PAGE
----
Stimulus package leaves small businesses between reality, theory
Tuesday, April 14, 2020
The normal cacophony emanating out of small coffee shops around the country has been diminished to a whimper these days. The usual customers, 9-to-5 workers rushing to get their fix of caffeine before heading to the office, are either not allowed in or are not coming at all.
This is the reality for businesses, particularly small businesses, across America: diminished or nonexistent work, uncertainty and a race to stay afloat. This is also the same reality that Congress’ $2 trillion stimulus is aimed at amending.
Two landmark packages were passed last month as part of the stimulus to help keep businesses alive, the paycheck protection program and the extension of the previously existing economic injury disaster relief program.
But as weeks pass by, the effects of the stimulus package are still yet to be felt by small business. Many business owners have been greeted by overflowing phone lines when trying to apply for loans.
Others have been confused and rerouted to choose between loans to apply for based on their needs, even though small businesses are eligible for both programs. Another sect of small business owners simply appear outright skeptical, weary to tap into the much-needed funds out of fear the grants will be useless, coming in undervalued.
The paycheck protection program is outlined in the stimulus package as a “loan-turned-grant” opportunity. Businesses can apply for a loan that would amount to the payroll for all employees, rent and utilities for eight weeks. If the business retains all of its employees and rehires those that were let go prior to receiving the loan, the money effectively turns into a grant and nothing has to be paid back.
The economic injury disaster relief program was already on the books, but has been expanded in recent weeks. Businesses can also apply to this program for other expenses, but the loans would come with a 1% interest rate after six months. The package stresses that businesses can apply and be granted money from both programs at one time.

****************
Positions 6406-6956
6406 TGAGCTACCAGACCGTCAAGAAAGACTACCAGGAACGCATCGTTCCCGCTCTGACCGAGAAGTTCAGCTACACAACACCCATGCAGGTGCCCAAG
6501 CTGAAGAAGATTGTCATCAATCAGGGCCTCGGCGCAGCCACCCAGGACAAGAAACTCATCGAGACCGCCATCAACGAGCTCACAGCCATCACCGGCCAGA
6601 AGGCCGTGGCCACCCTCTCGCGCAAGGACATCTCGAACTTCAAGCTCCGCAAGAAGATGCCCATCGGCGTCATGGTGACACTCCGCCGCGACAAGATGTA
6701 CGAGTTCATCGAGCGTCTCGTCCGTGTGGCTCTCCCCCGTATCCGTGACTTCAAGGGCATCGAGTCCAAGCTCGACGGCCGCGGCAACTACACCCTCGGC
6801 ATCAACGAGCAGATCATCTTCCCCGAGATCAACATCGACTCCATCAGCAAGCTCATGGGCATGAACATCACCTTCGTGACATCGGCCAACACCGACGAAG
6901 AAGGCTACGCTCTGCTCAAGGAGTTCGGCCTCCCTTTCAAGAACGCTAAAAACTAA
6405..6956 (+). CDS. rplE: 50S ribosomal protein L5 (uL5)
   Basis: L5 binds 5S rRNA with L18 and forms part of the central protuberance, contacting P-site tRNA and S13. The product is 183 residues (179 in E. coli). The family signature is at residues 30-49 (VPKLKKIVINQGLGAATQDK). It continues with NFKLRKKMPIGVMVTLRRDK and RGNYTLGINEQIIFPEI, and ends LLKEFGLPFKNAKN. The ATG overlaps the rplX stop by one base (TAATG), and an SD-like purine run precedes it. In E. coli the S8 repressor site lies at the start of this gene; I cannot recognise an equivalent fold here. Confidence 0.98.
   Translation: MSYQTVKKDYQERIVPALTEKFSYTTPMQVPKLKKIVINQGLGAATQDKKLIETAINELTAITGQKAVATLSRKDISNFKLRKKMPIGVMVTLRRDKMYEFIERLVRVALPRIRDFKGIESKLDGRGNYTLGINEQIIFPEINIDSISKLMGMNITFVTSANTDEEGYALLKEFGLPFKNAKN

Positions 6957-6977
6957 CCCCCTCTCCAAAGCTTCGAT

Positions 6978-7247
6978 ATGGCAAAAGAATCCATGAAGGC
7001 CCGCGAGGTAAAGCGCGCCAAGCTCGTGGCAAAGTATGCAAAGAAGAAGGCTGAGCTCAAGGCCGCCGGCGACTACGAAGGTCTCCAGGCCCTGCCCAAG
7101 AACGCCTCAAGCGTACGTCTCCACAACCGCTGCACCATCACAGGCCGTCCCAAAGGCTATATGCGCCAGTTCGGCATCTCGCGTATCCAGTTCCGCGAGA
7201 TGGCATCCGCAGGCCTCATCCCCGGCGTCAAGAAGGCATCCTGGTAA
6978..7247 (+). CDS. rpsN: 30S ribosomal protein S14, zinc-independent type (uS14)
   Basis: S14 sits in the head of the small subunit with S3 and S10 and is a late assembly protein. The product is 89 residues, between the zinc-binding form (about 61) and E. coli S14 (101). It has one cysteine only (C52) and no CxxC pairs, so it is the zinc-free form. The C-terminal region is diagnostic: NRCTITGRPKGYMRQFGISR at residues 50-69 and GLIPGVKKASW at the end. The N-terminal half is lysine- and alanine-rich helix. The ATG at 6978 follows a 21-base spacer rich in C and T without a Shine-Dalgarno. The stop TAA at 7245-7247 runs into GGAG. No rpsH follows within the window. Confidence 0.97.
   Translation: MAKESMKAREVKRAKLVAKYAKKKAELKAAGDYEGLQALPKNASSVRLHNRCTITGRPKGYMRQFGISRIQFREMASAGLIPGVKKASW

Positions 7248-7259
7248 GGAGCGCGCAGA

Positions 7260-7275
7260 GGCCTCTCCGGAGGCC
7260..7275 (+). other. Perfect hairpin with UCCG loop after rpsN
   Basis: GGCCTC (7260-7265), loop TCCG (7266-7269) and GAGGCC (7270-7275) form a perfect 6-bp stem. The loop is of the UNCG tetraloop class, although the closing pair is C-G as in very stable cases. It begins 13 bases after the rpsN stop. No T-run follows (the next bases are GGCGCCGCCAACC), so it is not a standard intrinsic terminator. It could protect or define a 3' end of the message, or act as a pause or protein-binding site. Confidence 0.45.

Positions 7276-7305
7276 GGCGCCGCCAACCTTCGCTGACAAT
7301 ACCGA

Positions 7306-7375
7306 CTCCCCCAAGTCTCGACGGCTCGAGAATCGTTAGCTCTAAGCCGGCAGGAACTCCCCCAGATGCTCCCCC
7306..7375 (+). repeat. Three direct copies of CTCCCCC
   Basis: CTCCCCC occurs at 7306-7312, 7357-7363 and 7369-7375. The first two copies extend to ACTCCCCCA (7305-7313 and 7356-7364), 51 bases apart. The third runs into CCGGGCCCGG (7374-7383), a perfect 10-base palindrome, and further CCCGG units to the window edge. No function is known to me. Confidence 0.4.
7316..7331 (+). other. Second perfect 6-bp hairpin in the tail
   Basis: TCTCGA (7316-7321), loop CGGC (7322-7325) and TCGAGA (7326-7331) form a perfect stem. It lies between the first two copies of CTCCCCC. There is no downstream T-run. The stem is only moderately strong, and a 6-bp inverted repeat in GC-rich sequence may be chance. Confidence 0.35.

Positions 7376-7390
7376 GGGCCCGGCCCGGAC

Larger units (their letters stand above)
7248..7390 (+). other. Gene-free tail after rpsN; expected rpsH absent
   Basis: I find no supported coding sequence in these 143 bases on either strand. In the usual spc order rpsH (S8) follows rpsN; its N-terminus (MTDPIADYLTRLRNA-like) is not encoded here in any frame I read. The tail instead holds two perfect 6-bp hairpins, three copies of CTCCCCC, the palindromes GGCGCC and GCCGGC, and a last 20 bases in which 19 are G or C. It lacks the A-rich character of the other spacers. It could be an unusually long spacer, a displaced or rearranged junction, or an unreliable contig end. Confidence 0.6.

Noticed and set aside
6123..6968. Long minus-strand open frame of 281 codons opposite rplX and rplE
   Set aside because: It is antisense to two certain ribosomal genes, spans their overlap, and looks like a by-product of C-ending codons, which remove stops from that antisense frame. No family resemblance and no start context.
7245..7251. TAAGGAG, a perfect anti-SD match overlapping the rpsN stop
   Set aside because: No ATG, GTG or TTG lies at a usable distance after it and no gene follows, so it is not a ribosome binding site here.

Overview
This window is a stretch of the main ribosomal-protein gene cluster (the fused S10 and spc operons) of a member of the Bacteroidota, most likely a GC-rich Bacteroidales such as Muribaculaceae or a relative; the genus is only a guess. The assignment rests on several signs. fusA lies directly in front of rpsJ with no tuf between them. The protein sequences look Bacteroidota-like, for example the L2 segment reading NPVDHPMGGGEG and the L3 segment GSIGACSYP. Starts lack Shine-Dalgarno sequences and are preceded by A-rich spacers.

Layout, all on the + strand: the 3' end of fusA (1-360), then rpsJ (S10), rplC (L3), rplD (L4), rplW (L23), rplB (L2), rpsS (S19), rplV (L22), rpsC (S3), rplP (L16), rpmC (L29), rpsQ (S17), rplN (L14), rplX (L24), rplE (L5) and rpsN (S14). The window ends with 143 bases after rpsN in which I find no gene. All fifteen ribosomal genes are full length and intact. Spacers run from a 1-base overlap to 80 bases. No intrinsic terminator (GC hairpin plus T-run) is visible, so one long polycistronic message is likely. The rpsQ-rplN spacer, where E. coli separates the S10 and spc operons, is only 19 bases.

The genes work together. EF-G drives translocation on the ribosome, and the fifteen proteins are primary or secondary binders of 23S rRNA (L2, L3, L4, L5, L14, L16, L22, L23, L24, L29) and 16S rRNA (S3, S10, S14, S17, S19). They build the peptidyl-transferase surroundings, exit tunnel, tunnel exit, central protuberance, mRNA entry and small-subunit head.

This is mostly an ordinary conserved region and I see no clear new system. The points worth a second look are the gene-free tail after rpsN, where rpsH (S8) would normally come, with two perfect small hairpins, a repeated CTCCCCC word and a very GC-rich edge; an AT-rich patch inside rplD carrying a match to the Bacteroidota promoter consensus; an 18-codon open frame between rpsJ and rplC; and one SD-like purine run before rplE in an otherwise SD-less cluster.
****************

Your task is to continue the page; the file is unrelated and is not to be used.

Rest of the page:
While this has been a welcomed help in theory, small businesses are finding it difficult to work with the Small Business Administration in accessing loans. It has been widely reported that it is taking weeks for applications to be evaluated. Grants that are approved often come in at a substantially lower value than what is needed, and the overall funds in the program are running out.
The way the package is allocated for, loans are to be given on a first-come, first-serve basis. Small businesses that are left out, or simply not fast enough, continue to face uncertainty. Once the $349 million is gone, it will be upon Congress to pass another package to extend the program. President Trump has asked for a $250 million extension of the economic injury disaster relief program, but so far both Senate Majority Mitch McConnell and the president have been silent on the crown jewel initiative for small business.
Forbes has released estimates that the average small business only survives 12 days before it starts running in the red. Maybe that is why many small business owners feel that even a diminished loan is useless at this stage.
“If you can't get the loan today or tomorrow, don't worry, there will be money. If we run out of money, we'll go back for more," Treasury Secretary Steven Mnuchin said last week on Fox Business.
That might be the plan in the White House, but it has not been a convincing refrain yet on the ground. For now, small businesses must wait and see.
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